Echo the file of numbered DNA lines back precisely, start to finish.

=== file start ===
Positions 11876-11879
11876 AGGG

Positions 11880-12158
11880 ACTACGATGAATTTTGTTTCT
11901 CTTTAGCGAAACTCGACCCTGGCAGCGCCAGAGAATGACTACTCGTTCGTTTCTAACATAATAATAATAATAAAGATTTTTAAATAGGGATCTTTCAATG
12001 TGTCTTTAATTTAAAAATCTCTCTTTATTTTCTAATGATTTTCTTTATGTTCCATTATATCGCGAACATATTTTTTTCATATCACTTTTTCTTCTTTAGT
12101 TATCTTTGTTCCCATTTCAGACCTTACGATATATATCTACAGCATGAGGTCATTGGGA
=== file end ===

Positions 11876-11879
11876 AGGG

Positions 11880-12158
11880 ACTACGATGAATTTTGTTTCT
11901 CTTTAGCGAAACTCGACCCTGGCAGCGCCAGAGAATGACTACTCGTTCGTTTCTAACATAATAATAATAATAAAGATTTTTAAATAGGGATCTTTCAATG
12001 TGTCTTTAATTTAAAAATCTCTCTTTATTTTCTAATGATTTTCTTTATGTTCCATTATATCGCGAACATATTTTTTTCATATCACTTTTTCTTCTTTAGT
12101 TATCTTTGTTCCCATTTCAGACCTTACGATATATATCTACAGCATGAGGTCATTGGGA